As a GM, you have a lot of characters with serious issues to explore–both yours and the players. Sometimes, though, it’s the small questions that reveal characterization–and reveal more about the world you’re building.
One of the most common celebrations in our world is birthdays. You can copy birthdays and bring them into your world, build a culture with a different birthday analog, or even use a culture that doesn’t care about your day of birth at all. There are many options. Let’s play with some of them!
If you want to sing along, we can continue when you finish.
Once you assign a birthday to a character, horoscopes become a useful tool. As a GM, you can use the associated astrological sign to assign traits for a fast NPC. For a prompt requiring interpretation, you can read the character’s horoscope and see what fortune and challenges await them. If the villain’s supposed to have a bad day, maybe that’s your cue to let the PCs catch up.
Prophecies can play into this as well; a child born on the ides of March might be destined to kill the emperor. If the emperor slaughters all of the children he can find that were born on that day, it’ll inspire the PC to keep it quiet… and give her a lifelong grudge to work out!
Depending on the era and culture, many people lacked access to a calendar, making it impossible to record an exact birthday. Even in cultures where recording birthdays was possible, birthdays weren’t always a big deal. The Romans began by celebrating the emperor’s birthday, often with public banquets, but over time this diffused down to the celebration of wealthy and influential citizens.
In Greece, name days were more commonly celebrated. You celebrate a name day on your patron saint’s sacred day, rather than on a day related to your own birth.
Baptismal days were the days officially recorded (in lieu of birthdays) and celebrated in early medieval Europe. In January 2014, Pope Francis suggested that everyone should look up their baptismal day, and celebrate it like a feast day. Particularly in less medically advanced cultures, this may have been a reaction to infant mortality—instead of celebrating each child’s birth, you celebrate the children who survive. (Medieval infant mortality of 30% is one estimate.)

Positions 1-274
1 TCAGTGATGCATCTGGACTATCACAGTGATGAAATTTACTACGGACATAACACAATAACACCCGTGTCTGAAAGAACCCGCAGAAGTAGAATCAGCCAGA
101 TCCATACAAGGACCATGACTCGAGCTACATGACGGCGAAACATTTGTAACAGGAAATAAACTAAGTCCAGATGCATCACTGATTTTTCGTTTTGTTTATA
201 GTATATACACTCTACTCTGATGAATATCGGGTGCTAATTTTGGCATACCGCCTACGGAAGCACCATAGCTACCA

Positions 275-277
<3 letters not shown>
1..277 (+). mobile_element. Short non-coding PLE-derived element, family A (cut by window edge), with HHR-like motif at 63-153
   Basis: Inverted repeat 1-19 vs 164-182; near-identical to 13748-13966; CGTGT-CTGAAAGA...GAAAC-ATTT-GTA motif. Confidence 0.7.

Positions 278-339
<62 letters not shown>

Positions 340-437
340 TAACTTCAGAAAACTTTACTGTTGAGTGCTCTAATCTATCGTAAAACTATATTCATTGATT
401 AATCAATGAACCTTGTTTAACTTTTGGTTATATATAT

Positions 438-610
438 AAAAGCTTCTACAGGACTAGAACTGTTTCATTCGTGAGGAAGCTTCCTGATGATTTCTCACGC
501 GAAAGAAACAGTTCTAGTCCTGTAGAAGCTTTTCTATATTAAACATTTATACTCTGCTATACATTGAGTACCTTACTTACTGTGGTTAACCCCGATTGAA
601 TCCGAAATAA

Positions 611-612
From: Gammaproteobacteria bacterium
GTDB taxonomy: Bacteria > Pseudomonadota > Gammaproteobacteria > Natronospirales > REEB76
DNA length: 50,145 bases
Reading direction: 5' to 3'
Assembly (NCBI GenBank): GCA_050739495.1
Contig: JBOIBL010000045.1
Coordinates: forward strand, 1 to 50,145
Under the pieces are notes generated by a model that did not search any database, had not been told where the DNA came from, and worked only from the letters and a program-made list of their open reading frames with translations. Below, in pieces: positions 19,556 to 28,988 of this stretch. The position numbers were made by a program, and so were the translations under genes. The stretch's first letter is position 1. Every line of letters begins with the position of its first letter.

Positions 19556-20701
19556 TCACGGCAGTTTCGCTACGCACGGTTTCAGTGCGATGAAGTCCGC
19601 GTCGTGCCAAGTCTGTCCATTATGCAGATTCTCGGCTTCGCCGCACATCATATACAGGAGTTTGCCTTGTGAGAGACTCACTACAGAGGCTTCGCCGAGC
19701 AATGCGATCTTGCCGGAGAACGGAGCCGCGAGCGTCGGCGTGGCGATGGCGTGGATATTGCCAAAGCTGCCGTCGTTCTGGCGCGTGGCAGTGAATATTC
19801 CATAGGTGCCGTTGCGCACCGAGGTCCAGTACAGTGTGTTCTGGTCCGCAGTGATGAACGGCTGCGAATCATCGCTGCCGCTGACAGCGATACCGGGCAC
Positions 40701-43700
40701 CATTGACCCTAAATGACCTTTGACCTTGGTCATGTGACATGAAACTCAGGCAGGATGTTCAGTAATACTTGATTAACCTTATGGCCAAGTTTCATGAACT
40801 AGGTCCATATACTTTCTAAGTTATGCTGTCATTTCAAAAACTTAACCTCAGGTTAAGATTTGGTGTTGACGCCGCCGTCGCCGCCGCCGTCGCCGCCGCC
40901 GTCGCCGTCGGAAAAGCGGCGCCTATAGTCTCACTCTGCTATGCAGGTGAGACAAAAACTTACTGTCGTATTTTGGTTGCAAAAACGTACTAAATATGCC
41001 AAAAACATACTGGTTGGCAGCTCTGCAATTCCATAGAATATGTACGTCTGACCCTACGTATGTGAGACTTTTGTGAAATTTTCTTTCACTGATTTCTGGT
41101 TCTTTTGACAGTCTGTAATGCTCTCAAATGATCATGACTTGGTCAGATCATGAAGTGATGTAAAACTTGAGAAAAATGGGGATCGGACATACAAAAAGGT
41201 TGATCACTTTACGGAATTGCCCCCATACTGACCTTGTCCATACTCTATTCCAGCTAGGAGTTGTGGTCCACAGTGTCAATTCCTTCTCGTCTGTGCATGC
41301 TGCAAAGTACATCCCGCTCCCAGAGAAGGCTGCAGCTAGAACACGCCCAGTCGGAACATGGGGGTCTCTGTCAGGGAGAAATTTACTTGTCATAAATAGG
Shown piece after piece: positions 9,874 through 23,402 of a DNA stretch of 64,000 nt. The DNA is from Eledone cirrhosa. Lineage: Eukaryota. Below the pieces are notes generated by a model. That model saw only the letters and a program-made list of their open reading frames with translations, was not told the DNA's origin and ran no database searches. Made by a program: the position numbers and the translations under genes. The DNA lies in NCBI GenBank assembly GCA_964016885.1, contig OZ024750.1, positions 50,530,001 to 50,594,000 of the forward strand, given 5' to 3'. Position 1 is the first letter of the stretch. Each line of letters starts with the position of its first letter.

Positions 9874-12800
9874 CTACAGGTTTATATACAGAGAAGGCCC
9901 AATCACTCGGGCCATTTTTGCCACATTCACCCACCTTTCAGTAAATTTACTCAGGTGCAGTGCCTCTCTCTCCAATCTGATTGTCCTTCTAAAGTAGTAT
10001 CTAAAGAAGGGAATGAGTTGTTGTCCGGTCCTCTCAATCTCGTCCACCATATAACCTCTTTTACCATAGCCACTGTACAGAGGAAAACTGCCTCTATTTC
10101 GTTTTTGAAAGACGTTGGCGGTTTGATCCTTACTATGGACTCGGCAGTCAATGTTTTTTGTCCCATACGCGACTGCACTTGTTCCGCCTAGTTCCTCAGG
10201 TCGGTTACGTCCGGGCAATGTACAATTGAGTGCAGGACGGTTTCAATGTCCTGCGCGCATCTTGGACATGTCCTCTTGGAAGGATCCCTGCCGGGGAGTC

Birthdays and Worldbuilding
You can use birthday celebrations to set your world apart—just by breaking expectation. If natal days aren’t celebrated, does anything take their place?
Some replacements for birthdays will emphasize different elements of your culture. Eliminating birthdays altogether encourages characters to define their lives by the feast days and celebrations of their culture. To create a bond with others, consider using saint’s or name days—sharing the bond of a common saint gets celebrated on-screen with a party. Or the PCs might use a name day celebration to get inside an NPCs’ house… and take the opportunity to check out the medicine cabinet.
For a futuristic take, maybe birthdays are divorced from years altogether. If various colonies are on planets with different orbital periods, someone who is a local 22 years old might be younger than a stranger from a planet that’s further from its sun who is only 14. An easy “adjustment” is to have everyone keep track of their time in earth-standard years… but, that really downplays the feeling of another world. How long would you celebrate a measuring system that doesn’t relate to your experienced life at all? A generation, two, or three?
A replacement for a year could involve celebrating birthdays every 10,000 hours. That would make the big birthdays still be the “tens”, but they’d be slightly skewed. For example, today you become a teenager at 13 years, or 113,880 hours. In an hours based system, 100,000 hours is the closest analog; you’d get there at 11 years and almost 5 months on Earth.
Of course, you can embrace the local star system, and have ages match the local sun. That’s particularly valuable for a colony that forgot its star faring past—or for people who have turned their back on the ancient past.
Birthdays and Worldbuilding
Depending on the setting, a birthday might be only one of the special days your character celebrates–or it might not even be known or noticed.
Have you done anything interesting with your characters’ birthdays, as a player or GM? Let us know in comments.